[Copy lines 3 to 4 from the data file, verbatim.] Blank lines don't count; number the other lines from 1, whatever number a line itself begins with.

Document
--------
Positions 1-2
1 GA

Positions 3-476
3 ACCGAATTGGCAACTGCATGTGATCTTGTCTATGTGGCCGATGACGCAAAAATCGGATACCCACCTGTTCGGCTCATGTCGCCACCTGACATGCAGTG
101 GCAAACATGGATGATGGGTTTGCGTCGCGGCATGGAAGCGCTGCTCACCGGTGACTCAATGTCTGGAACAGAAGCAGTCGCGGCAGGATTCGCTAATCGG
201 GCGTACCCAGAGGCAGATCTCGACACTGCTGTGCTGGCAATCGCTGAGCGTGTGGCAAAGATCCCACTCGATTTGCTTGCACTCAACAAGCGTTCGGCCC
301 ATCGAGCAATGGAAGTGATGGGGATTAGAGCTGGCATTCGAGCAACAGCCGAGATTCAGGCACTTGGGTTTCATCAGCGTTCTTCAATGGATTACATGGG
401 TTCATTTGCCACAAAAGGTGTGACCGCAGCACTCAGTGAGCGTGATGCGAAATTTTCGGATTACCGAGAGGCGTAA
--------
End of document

Positions 3-476
3 ACCGAATTGGCAACTGCATGTGATCTTGTCTATGTGGCCGATGACGCAAAAATCGGATACCCACCTGTTCGGCTCATGTCGCCACCTGACATGCAGTG